Legally blind and running marathons
Alison Lynch ’10 has been busy the past eight years. She earned a law degree and then a master’s — in mental disability law — from New York Law School, published in academic journals and established a practice in the Protection and Advocacy for Individuals with Mental Illness programs of Disability Rights New York. She represents people with serious mental illness who live in psychiatric facilities, nursing homes and prisons. She also runs competitively and in the past few years has competed in marathons — including Boston last April — and sprint and Olympic-distance triathlons. Lynch also happens to be legally blind. She was diagnosed at age three with achromatopsia, a recessive retinal disease also known as day blindness that causes drastically reduced vision and gray-scale colorblindness. (Her brother has it, too.)
Early on, my parents noticed I had an aversion to light. I couldn’t identify colors. I could memorize the sky is blue, the grass is green, but I couldn’t answer if someone asked, “What color is this ball?” I underwent an electroretinogram, which measures cone function in the retina — the cones process light and color — and mine showed no cone function. Without sunglasses, my range of vision is about six inches to a foot if it’s bright out.
Achromatopsia isn’t something people are familiar with. Ophthalmologists would tell me I was the first case they’d ever seen, and in school and rec programs, they weren’t sure what to do with me. I tried to play sports, but after getting smacked in the face with one too many soccer balls, I turned to music and theater.
On practicing disability law:
At Mount Holyoke I created a selfdesigned neuroscience and psychology major. One of the few times my parents ever had to tell me something was just not going to happen was when I told them I wanted to be a brain surgeon. So I went to law school instead, and in my first year I met a professor whose focus was mental disability. He had published an article on neuroimaging and its role in criminal justice, which had been the topic of my senior thesis. I worked as a research assistant for him all through law school, as well as for a state organization that represents people in psychiatric hospitals and prisons, and was lucky to find a similar job after graduating. It’s been a nice way to blend things I feel strongly about — mental health and criminal justice issues — in both systemic ways in large class actions all the way down to representing individuals.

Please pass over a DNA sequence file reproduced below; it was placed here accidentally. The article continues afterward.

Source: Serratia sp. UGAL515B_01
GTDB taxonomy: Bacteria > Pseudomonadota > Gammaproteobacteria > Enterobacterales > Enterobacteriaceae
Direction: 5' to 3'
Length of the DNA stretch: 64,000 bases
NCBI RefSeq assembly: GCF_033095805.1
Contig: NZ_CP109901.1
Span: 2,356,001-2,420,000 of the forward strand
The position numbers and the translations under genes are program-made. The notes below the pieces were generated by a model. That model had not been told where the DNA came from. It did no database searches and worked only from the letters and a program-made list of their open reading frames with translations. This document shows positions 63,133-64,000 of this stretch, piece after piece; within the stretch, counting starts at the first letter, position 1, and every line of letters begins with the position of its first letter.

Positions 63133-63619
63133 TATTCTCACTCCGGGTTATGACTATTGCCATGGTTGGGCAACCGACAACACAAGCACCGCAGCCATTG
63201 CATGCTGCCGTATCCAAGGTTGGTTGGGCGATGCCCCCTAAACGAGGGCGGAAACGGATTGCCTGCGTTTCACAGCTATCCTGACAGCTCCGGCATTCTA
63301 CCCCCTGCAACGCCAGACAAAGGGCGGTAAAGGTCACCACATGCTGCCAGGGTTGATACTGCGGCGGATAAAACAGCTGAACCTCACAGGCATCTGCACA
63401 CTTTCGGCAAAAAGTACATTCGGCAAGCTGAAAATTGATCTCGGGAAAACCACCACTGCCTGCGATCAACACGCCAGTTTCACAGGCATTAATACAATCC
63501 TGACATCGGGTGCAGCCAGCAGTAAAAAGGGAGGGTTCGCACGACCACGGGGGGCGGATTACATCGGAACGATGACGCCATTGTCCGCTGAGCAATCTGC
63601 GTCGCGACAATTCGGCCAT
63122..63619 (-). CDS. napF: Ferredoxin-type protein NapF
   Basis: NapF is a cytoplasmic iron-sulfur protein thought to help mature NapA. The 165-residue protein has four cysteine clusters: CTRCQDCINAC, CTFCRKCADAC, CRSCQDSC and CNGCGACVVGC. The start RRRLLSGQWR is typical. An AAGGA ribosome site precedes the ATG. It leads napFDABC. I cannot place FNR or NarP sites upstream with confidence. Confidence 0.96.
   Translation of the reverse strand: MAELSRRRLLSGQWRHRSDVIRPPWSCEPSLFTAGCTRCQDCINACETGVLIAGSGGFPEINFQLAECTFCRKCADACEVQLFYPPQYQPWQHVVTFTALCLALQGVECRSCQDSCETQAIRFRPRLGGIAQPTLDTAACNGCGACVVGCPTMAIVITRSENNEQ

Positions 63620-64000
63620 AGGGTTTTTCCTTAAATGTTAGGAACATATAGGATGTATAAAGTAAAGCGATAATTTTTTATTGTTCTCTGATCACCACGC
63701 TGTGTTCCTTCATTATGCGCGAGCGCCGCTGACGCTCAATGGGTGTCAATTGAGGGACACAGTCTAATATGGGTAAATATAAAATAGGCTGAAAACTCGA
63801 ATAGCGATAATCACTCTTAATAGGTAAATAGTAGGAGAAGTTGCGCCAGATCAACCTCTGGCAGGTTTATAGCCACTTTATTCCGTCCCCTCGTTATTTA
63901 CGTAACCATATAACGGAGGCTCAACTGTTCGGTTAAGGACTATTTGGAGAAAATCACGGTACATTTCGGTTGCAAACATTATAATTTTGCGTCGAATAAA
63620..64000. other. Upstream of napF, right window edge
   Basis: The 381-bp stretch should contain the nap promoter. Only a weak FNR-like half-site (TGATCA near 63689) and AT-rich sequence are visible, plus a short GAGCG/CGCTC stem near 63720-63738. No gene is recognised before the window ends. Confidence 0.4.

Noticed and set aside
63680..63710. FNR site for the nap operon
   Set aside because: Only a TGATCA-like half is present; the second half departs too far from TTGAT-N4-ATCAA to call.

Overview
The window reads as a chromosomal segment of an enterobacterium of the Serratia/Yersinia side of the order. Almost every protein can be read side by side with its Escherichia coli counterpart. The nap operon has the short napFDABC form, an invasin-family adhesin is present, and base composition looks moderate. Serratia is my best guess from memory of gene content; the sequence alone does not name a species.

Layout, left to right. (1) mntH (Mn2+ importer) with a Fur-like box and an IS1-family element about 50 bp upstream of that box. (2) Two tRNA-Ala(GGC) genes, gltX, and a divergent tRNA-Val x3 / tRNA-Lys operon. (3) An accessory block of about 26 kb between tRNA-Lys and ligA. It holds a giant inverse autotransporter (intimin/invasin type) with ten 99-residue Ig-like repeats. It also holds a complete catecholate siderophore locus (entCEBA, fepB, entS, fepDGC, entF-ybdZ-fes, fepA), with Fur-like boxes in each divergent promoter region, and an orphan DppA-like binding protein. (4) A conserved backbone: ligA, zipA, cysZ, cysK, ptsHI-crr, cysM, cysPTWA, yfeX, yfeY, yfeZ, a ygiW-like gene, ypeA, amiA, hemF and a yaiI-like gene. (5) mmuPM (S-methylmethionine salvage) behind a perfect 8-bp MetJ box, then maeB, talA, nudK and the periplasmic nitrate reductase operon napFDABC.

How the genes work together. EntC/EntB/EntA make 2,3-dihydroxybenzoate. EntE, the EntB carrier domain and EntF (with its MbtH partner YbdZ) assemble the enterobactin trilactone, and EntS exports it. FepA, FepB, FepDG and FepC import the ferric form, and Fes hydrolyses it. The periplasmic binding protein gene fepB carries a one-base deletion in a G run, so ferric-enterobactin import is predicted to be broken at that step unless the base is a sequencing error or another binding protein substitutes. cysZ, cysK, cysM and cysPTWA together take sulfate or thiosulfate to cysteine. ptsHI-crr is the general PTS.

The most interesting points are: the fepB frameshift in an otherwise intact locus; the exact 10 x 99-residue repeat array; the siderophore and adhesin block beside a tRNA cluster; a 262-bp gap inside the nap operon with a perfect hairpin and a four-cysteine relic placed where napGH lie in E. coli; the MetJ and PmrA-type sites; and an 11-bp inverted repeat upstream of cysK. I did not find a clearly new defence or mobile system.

On being a competitor:
In 2016 a friend asked me to run a 10K. I was intimidated, but I had a great time. Afterward, she asked if I would be interested in running with an organization for people with disabilities who want to participate in mainstream sports. They paired me with a member of the group’s triathlon team, and at the end of a four-mile run — I was just trying to keep pace and not embarrass myself — he invited me to their weekend triathlon training camp. I didn’t know how to swim well, I hadn’t been on a bike in years, and I’d been running for only about one month. But after that weekend I signed up for the New York City triathlon, with six weeks to train! I placed third in the female paratriathlon category. Last July I came in second.
On what’s next:
I’ve run five marathons, and I’m running my second half-Ironman in Chattanooga in May. Though I’d love to run an ultramarathon and a full Ironman, with my work schedule right now, I don’t have time to train for the performance I’d like. If I’m going to do it, I want to do it well.
—Interview By Sarah Zobel ’88
This article appeared as “Hitting Her Stride” in the winter 2019 Alumnae Quarterly.
February 22, 2019